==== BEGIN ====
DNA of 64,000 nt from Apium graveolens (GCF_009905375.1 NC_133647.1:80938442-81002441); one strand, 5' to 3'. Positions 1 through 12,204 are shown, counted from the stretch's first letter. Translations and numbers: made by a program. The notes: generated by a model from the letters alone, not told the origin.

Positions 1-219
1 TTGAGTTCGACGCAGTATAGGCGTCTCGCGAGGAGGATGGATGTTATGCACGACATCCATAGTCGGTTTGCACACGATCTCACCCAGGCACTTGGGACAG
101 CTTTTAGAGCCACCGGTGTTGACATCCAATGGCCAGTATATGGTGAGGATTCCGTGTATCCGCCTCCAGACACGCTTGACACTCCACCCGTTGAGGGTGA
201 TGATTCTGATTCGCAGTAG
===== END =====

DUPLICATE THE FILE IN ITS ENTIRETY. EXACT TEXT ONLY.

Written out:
DNA of 64,000 nt from Apium graveolens (GCF_009905375.1 NC_133647.1:80938442-81002441); one strand, 5' to 3'. Positions 1 through 12,204 are shown, counted from the stretch's first letter. Translations and numbers: made by a program. The notes: generated by a model from the letters alone, not told the origin.

Positions 1-219
1 TTGAGTTCGACGCAGTATAGGCGTCTCGCGAGGAGGATGGATGTTATGCACGACATCCATAGTCGGTTTGCACACGATCTCACCCAGGCACTTGGGACAG
101 CTTTTAGAGCCACCGGTGTTGACATCCAATGGCCAGTATATGGTGAGGATTCCGTGTATCCGCCTCCAGACACGCTTGACACTCCACCCGTTGAGGGTGA
201 TGATTCTGATTCGCAGTAG